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Categories: Aedes aegypti Dengue virus Insecticides Mosquitoes

Scientists turn deadly mosquitoes against their own offspring

A new field demonstration from Peru suggests that we might be able to co-opt adult mosquitoes into applying insecticides for us, and that they are far more efficient at doing this than humans are.

Researchers from Rothamsted Research, an institute of the Biotechnology and Biological Sciences Research Council in the UK, working with the health authority in the Peruvian Amazon, have pioneered a new way of controlling the mosquito that carries the potentially deadly dengue virus. They forced adult Aedes aegypti mosquitoes to transfer insecticides to their own breeding sites, thereby killing any larvae developing there.

The juvenile stages of all mosquitoes develop in aquatic habitats. Emerging adults have to return there to lay their eggs and continue the life cycle. These habitats are key targets for mosquito and disease control campaigns but, because of the cryptic and myriad nature of potential breeding sites, their treatment with insecticides is usually difficult, time consuming, and expensive.

Aedes aegypti
Aedes aegypti



Scientists were able to achieve almost total coverage of the aquatic larval habitat by treating a small proportion of the area where adult mosquitoes rest with a safe, potent and persistent insecticide. This insecticide can be carried by adult mosquitoes but only kills juvenile stages. Amplification of the effect occurs because every adult mosquito completes several resting and egg-laying cycles during its lifetime. This results in multiple opportunities for contamination of the aquatic habitat.

The use of the adult mosquito as the transfer vehicle ensures that the larvicides are very accurately targeted: the more popular the breeding site, the greater the transfer of insecticide and the more effective the control.

The technique is truly novel, and could be implemented immediately. One of the researchers at the Ifakara Health Institute in Tanzania has developed a mathematical model of the process to explore how the Peruvian team might apply their technique to the mosquito species which carry malaria and filariasis.

Related links

. Biotechnology and Biological Sciences Research Council

. Armed Forces Pest Management Board

. University of California, Davis

. Liverpool School of Tropical Medicine

. Ifakara Health Institute in Tanzania

Notes to Editors

» Globally, 50,000,000 annual dengue virus infections result in 500,000 cases of dengue haemorrhagic fever (DHF) and 22,000 deaths. The majority are transmitted by the mosquito, Aedes aegypti.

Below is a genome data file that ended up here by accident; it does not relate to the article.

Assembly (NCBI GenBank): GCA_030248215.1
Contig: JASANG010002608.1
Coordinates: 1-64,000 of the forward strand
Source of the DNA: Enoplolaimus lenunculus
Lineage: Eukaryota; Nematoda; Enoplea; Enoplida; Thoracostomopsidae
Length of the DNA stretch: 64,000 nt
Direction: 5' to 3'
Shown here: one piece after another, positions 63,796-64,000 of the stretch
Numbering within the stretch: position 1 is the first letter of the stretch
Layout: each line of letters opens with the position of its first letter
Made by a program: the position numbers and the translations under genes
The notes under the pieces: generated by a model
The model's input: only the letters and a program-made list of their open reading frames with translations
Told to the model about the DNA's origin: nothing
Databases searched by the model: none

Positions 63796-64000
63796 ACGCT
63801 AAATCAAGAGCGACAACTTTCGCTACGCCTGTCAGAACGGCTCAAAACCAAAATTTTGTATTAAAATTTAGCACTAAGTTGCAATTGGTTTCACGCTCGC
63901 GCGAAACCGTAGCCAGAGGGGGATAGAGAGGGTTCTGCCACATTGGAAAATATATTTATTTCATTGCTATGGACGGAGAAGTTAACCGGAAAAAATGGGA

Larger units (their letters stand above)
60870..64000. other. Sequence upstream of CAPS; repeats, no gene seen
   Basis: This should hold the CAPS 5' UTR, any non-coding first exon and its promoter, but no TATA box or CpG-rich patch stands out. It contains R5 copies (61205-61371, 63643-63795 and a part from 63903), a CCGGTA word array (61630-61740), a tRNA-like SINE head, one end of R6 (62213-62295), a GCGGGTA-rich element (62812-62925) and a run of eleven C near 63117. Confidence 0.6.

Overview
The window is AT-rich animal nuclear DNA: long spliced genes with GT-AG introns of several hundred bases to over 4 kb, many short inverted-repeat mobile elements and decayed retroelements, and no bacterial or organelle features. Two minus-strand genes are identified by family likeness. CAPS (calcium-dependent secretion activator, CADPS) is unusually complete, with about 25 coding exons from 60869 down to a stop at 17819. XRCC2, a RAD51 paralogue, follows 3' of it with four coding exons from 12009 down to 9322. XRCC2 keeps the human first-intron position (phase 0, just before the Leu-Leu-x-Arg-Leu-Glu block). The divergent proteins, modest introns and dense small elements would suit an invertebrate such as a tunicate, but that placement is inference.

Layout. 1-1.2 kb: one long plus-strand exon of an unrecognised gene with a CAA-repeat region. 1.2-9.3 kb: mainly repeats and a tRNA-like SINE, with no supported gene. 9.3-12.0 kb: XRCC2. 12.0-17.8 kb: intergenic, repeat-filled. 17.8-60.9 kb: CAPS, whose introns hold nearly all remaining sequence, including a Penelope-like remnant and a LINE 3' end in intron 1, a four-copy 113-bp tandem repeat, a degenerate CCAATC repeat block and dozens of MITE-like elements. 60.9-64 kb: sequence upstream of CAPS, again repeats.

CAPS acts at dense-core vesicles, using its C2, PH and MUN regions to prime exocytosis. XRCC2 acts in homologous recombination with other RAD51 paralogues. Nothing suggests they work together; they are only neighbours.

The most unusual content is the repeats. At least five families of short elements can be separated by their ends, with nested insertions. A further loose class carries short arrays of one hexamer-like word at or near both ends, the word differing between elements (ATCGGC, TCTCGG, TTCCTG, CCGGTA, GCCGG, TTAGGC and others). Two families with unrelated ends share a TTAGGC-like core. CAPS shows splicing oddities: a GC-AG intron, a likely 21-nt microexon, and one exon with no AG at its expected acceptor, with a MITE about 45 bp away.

» In the context of the environmental effects of larvicides, it is worth noting that they will be applied anyway - whether conventionally disseminated or using this new method. The targeted water bodies are urban: from discarded tins to sewage seeps. These are not important ecologically and, in any case, the risk posed by the mosquitoes that breed there is far greater than any environmental hazard to non-target insects.

» Pyriproxyfen, the insecticide used, is a juvenile hormone analogue. It is already registered for public health use. It has drinking water approval from the WHO of 300 ppb which is 1000 times the dose needed to control Aedes aegypti.

» The work took place in the Peruvian Amazon, in the city of Iquitos: the most populous city in the world that cannot be reached by road. It has an intractable dengue problem. Biologists and technicians from the local health authority helped conduct the trials. The lead biologist was Elvira Zamora Perea.

» Greg Devine from Rothamsted Research led the investigation whilst working with the US Navy and the University of California Davis. He lived in Iquitos between 2006 and 2008, supported by the Deployed War Fighter Protection Program, administered by the US Armed Forces Pest Management Board.

» Amy Morrison, an epidemiologist from UC Davis, based in Iquitos and Jeff Stancil, a US Navy entomologist from the Naval Medical Research Center Detachment in Peru, were co-applicants on the grant.

» Gerry Killeen of the Liverpool School of Tropical Medicine, based full time at the Ifakara Health Institute in Tanzania created a simple model that helps interpret the technique and suggests that it might have applications for the control of malaria vectors.

 

Rothamsted Research is based in Hertfordshire and is one of the largest agricultural research institutes in the country. It is sponsored by the BBSRC.

 

Contacts: Greg Devine (greg.devine@bbsrc.ac.uk) Tel. 01582 763133 ext 2329. For further information, please contact the Rothamsted Research Press Office Tel: 01582 763133 ext 2485 or email Mary-Louise Burnett (mary-louise.burnett@bbsrc.ac.uk) or Adelia de Paula (adelia.depaula@bbsrc.ac.uk)

Source: Rothamsted Research

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